Gay Games Race Report
By Scott Simpson
August 19, 2010
It has been a whirlwind of racing the past few weeks. I had two races in one of the local race series and had a much improved bike segment and finished fourth in my age group in each race so was feeling a little more confident in my chances of getting onto the podium at the Gay Games.
Making me less confident was finding out that the guy that beat me for the gold medal at the previous Gay Games (2006, Chicago) was returning. My interrupted training and lack of taper added to my doubts about podiuming in my 45-49 age group.
Due to jet lag, I only had an hour's sleep before the triathlon. In retrospect I definitely should have done a better job warming up as I felt very sluggish during the swim. The start was a bit rough and after about 100 metres I saw a pair of feet, slightly faster then me, I wanted to follow. Problem was some dude, swimming the same speed as me on my left, was (unintentionally) blocking my attempts to angle toward those feet and yet was not drafting off them himself. Finally I just reached across his back with my right hand to grab his left shoulder and pulled myself forward and across his back toward those feet. All's fair in love and war. I followed those feet to past the half way point before I decided he was not taking the most direct route to the swim exit and forged my own 'as the crow flies' path.
Always a bit surreal is going from the swim to the bike. During the swim, I am isolated with my own thoughts, unable to verbally communicate, creating my own reality. Popping out of the water and there is the sudden sound of the spectators cheering and clapping. Abruptly I pulled from my internal world to the external. I very quickly strip down my wetsuit to my waist as I'm running as fast as I can -- too fast -- toward my bike. Perhaps twenty seconds later I'm at my bike and I feel totally sick. I don't know if it was the sudden change from horizontal to vertical (I'm a delicate flower and very sensitive motion sickness), my lack of medicinal cookie, jet lag and lack of sleep, or just running too freakin hard for 20 seconds, but I felt soooo sick.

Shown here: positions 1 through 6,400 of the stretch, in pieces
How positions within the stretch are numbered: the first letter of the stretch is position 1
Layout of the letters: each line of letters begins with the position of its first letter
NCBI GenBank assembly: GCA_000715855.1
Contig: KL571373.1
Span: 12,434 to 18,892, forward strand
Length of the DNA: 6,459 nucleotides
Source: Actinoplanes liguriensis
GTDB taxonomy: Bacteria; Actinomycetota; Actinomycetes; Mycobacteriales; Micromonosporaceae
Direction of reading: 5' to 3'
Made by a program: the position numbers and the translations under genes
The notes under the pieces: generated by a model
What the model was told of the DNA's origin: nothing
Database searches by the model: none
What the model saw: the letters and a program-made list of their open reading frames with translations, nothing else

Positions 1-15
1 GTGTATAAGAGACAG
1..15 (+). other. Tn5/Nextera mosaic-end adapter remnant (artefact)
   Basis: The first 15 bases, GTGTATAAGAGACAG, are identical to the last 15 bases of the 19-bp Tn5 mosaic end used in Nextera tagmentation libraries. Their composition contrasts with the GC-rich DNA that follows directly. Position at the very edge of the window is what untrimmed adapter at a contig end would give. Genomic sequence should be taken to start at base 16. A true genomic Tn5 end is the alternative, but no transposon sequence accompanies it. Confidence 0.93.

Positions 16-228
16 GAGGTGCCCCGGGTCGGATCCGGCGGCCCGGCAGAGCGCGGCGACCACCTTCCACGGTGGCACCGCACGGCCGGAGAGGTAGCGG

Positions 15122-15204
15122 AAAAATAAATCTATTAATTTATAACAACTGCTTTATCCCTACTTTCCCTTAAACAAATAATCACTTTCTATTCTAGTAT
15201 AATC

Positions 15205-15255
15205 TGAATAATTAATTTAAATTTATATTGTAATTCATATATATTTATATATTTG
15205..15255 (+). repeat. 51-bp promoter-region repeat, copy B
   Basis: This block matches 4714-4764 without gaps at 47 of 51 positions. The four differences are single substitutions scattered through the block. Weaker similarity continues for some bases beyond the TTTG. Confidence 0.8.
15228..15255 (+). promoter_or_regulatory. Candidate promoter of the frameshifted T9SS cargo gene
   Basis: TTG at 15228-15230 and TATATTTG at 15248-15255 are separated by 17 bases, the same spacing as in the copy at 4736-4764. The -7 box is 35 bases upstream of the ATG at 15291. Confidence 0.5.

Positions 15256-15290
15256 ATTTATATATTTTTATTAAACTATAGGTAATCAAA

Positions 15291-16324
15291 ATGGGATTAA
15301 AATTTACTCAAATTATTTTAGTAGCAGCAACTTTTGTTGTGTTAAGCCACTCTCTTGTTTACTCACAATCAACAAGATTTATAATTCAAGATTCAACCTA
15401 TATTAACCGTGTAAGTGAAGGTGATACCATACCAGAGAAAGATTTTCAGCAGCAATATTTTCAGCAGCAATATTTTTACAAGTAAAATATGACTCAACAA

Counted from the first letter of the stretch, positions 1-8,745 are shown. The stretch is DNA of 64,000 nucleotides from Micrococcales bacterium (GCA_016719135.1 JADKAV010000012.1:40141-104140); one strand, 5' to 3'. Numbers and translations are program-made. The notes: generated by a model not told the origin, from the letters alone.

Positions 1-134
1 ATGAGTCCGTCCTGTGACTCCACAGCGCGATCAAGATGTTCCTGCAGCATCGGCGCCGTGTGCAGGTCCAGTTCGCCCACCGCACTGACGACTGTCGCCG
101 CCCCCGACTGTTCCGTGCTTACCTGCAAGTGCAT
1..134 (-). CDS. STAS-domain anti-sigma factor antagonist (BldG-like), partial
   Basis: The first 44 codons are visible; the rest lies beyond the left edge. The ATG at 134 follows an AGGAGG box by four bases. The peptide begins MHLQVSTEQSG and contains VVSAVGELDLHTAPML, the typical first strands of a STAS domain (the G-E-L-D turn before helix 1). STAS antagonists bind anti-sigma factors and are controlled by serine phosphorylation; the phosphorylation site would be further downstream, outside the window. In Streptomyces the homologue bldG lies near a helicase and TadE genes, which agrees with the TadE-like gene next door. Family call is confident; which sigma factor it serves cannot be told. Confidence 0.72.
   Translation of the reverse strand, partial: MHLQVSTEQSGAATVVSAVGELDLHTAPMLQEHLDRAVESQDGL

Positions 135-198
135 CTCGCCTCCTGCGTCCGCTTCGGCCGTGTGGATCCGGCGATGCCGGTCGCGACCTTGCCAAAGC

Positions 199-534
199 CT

Nevertheless, onto the bike course for 4 flat loops to make 40 kms. I couldn't push quite as hard as I would have liked because I was feeling so horrible. I was hoping it would dissipate during the bike, but no such luck. About 6 guys passed me during the bike and I figured at least 2 of them looked to be in my age group. I tried to go with them but they just rode away from me; my body was not responding -- it seemed more concerned with making me feel sick. I tried as best I could to mentally block out the nausea, but it was pretty fierce.
I quickly made my way through the second transition and out onto the run. Nausea still demanding my attention. I could see 3 guys about 15 seconds ahead running together. They became my target. Very slowly I started to gain on them. But pushing my body hard for over 2 hours was not making me feel any better. In truth I was feeling even more sick. My race became very much a mental battle during the run. My body was sending the hugest "lay down!" signals I've experienced in quite some time, but I kept telling myself that "bronze is just ahead, keeping digging, Buttercup". In fact, I had no idea in what position I was, but I needed that potential to exist to keep the hurt on.
One of them dropped of their pace and I caught and passed him at about 2.5 kms. I was in a world of nearly all consuming nausea by that point and forgot to look to see his age. I kept pushing as I slowly gained on the other two. The were running shoulder to shoulder and I caught them just before the half way point. I recognized one of them from the Out Games last year -- a young Danish guy (where he caught me on the bike, I didn't let him get away, and then outran him), however the other guy, a German, looked about my age. I passed them but the German guy did not drop. I could feel my pace dropping off and realized I forgotten to grab my gels for the run. The German guy came back past me -- I asked his age -- he laughed and said he "wasn't going to tell" -- bugger knew I was hurting and now he was teasing me -- but before I could say 'Bitch!' he laughed again and said "42" -- I said "go get 'em".